Reviews// Samurai Warriors Chronicles 3

Posted 1 Jul 2015 15:32 by
Samurai Warriors Chronicles 3 is not the usual kind of game I would choose to play a on handheld. This isn't to say that it's bad, but it certainly doesn't suit a small screen or the shorter play sessions that usually accompany a handheld console.

Anyone familiar with Tecmo Koei's Dynasty Warriors style of game will be right at home in SWC3. For those who have never touched this type of game before the gist is this - you create a player character and choose a default weapon type. Your character is then thrust on to a battlefield consisting of multiple regions, each region has objectives to accomplish (usually in the form of an enemy officer/commander to kill).

Besides the main objectives you have to fight your way through hordes of enemies whilst being aided by your own horde of soldiers. These hordes can have hundreds of individual combatants at a time. You win by capturing the map and defeating the commander of the opposing faction (or by reaching an objective, but more often than not it is about defeating the enemy).

If I'm going to be entirely honest I stopped paying attention to the story after three or four conversations that seemed to be primarily generals posturing, threatening one another and harping on about honour. Veterans of the franchise may get more out of the story than I did. What I can tell you is that it pulls from actual history and offers 'what if' scenarios to present alternate stories - what if a general managed to reach a besieged city instead of getting caught in a mountain pass and arriving days too late to save his liege lord? Japan's history is full of small but intense wars and suits this style of game marvellously.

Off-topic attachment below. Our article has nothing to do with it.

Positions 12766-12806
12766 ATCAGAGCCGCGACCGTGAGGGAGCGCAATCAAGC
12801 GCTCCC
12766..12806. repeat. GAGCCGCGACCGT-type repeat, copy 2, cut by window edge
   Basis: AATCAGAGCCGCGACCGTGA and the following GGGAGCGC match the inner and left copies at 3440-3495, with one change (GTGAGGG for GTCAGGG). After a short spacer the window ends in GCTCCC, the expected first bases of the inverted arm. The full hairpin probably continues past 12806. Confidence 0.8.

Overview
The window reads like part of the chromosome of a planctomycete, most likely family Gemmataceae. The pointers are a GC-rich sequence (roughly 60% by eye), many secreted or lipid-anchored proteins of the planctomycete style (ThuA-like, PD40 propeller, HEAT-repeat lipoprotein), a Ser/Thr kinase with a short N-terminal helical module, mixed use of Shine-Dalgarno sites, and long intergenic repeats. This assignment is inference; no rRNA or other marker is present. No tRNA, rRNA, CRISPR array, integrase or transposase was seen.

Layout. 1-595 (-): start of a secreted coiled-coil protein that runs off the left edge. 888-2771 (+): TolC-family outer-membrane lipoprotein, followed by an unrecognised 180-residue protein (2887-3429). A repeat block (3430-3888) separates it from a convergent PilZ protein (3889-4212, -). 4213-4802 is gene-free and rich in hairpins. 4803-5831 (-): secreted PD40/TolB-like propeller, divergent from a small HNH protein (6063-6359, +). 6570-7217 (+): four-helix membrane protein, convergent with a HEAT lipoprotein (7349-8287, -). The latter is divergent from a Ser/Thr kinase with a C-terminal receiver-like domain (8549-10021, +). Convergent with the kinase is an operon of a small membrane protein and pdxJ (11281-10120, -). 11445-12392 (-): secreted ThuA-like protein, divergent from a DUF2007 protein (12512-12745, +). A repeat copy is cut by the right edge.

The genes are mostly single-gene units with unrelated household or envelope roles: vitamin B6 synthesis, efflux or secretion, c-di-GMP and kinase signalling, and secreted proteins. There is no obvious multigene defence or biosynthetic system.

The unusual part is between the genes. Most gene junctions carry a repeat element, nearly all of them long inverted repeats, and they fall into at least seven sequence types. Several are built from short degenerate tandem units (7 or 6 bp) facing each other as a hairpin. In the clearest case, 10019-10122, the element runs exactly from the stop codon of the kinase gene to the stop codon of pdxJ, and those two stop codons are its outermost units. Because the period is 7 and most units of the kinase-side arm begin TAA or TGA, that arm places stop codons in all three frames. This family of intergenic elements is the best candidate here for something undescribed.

I just wish the presentation wasn't quite so dry. There are sparks of humour and some interesting characters, but not enough to prevent me from skipping merrily though the conversations skim reading to get to the next battle.

Actual combat is a fun, manic mix of button mashing to get through the normal enemies and slightly less manic, more thought-out use of skills against the boss characters. The whole point of combat in these games is to make you feel all-powerful, and it manages that well, even on the PS Vita. You have attacks that vary in strength and effect and can swap between multiple characters around the maps to add variety to the type of combat you experience.

The Japanese voice acting is exactly what you'd expect. There's everything from gruff-voiced generals who sound like they're on the verge of shouting even when they are happily agreeing to a cup of frothy green tea, to wheedling politicians who could be voiced by elderly women even if they are supposed to be males, to the female characters who come in squeaky school girl or throaty seductress flavours. The full cheesey gamut is present and correct (mostly).

As is typical with a game developed by W-Force Omega the enjoyment you get out of it will highly depend on whether you genuinely enjoy the gameplay that they specialise in or your tolerance for repetition. I always struggle to finish one of their games because despite enjoying the gameplay I burn out on it fast. The exception to this rule has been Toukiden Kiwami. That was in part due to the brevity of missions that game sends you on - they last ten to fifteen minutes. Some maps in Samurai Warriors Chronicles 3 can take over an hour and by that time I just want to move on to something else.

If you are a fan of the franchise and own a PS Vita (or a 3DS) then this is a no-brainer, buy it and you'll love it. If you are new to the franchise or genre as a whole there are much better entry points from Koei's catalogue of games.

+ Performs well and looks gorgeous on Ps Vita.
+ Excellent gameplay, if typical of the genre.
+ In-depth character customisation.
+ Great sounding Japanese voice cast...

- ...marred by dry, dull dialogue.
- No one will be clamouring for the soundtrack
- Required gameplay sessions can be too long for commuters/staring at a tiny screen.

SPOnG Score 7/10

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